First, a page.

NYPD: Blacks account for nearly half of all NYC arrests six years


NYPD: Blacks account for nearly half of all NYC arrests six years.

As the novel coronavirus tightened its deadly grip on New York City in the spring, police went on a social distancing crackdown.

Instead of the move sending a message about the importance of preventing the spread of the contagion, it served to inflame racial tensions due to the demographics of the arrestees.

Under pressure from angry politicians and community members, the New York Police Department (NYPD) released data that activists say bolstered accusations of minorities being targeted once again by an uneven-handed law enforcement program.

Of the 125 “COVID-19 related” arrests between March 16 and May 10, 68% were Black, 24% were Latino and just under 7% were white, according to the NYPD Data. NYPD Commissioner Dermot Shea disputed the notion that his officers were engaged in racist policing, saying those accusations “could not be anything further from the truth.”

While the sampling of the social distancing arrests is small, critics calling for equality in the way the NYPD goes about enforcing laws say it’s indicative of numbers that have refused to budge despite decades of police reforms and talk of more revisions. And activists say it points to an issue that communities across the country are grappling with in the wake of George Floyd’s death — uneven policing that disproportionately impacts people of color.

Not only did New York City become the U.S. epicenter of the pandemic, it became a flashpoint of protest in the aftermath of Floyd’s killing even as Mayor Bill de Blasio and other leaders touted New York in recent years as a national model for how a diverse and liberal city can make police reform a top priority.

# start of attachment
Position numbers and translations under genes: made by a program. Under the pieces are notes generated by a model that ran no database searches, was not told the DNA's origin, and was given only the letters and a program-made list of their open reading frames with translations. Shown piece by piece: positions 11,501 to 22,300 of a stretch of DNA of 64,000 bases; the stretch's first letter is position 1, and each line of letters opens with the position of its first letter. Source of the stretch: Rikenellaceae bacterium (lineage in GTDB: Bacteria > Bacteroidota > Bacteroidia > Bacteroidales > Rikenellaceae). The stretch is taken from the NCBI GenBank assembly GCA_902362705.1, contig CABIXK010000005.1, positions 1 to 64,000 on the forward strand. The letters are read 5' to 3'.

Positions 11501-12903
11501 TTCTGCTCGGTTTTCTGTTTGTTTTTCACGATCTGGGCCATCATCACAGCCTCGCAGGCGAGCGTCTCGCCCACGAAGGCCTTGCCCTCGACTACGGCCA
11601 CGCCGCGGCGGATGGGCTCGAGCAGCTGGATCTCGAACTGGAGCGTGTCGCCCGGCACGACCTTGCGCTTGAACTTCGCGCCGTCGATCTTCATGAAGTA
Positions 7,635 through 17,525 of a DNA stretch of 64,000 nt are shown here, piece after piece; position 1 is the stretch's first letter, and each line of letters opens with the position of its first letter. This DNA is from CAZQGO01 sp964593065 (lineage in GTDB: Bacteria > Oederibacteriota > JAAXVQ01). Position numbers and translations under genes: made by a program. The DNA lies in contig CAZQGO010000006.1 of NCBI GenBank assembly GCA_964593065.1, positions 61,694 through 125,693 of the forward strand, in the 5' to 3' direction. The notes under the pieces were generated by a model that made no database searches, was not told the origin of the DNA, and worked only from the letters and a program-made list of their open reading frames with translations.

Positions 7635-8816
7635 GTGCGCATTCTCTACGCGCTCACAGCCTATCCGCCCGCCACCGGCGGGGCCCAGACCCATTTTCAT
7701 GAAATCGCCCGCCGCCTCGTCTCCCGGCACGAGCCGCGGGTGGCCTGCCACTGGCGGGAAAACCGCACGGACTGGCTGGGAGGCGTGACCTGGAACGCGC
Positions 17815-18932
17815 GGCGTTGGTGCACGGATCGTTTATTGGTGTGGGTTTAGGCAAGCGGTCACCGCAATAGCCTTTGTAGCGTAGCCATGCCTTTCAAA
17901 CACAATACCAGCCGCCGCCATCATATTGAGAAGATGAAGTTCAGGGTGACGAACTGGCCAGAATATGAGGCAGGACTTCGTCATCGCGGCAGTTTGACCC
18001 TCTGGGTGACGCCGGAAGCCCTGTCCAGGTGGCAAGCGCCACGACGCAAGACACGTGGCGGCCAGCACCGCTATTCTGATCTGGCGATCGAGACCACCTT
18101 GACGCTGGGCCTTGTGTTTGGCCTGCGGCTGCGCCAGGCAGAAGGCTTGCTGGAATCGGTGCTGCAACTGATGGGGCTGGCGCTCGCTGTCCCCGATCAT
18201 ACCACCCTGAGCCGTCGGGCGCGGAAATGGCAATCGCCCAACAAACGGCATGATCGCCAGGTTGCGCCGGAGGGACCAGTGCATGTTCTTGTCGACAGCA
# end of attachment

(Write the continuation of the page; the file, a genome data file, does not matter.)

In the six years since New York City ended its controversial stop-and-frisk program — a police practice intended to drive down crime but was deemed by a federal judge to be unconstitutional “indirect racial profiling” — the number of arrests has fallen by nearly half. Yet, Blacks still comprise about 50% of those taken into custody annually, according to records from America’s largest municipal police force.

While some critics of stop and frisk hoped its eradication would be the beginning of the end of racial disparities in law enforcement, an ABC News examination of arrests reported to the NYC OpenData website shows that apparently hasn’t come to fruition.

Between Jan. 1, 2014, when stop and frisk effectively ended, and Dec. 31, 2019, Blacks have comprised 48% of the nearly 1.8 million arrests made by the NYPD, while Hispanics comprised 34% of the arrests and whites accounted for 12%, according to the data. The statistics in the five-year period show that the most arrests, 281,258, were made for dangerous drugs, while 208,849 were for misdemeanor assault and another 90,097 were for felony assault.

“There are other just as nefarious, just as racially-biased practices that have filled the void. Unless you’re really going to start at the roots of the problem, you’re going to end up in the same place,” said Ann Mathews, managing director of the criminal defense practice for The Bronx Defenders, a city public defenders office. “We may be seeing lower arrest numbers, but the way those arrests are happening, who’s being arrested, how they are being arrested, how the police are targeting for arrests, that’s really unchanged. There has not been a sea change in the way the NYPD approaches policing.”

At the height of stop-and-frisk in New York City in 2011, police made 412,859 arrests. Blacks accounted for 202,284 of those suspects arrested, or 49%, while 139,363 Hispanics were arrested, or 34%, and the 50,925 white suspects accounted for 12% of the arrests. The most arrests in that year, 103,835, were for dangerous drugs, followed by 36,112 for misdemeanor assault.

Since 2011, the number of arrests in New York City has fallen annually from 396,280 in 2012 to 214,617 in 2019. But the racial breakdown on arrestees remains consistent, the data shows.


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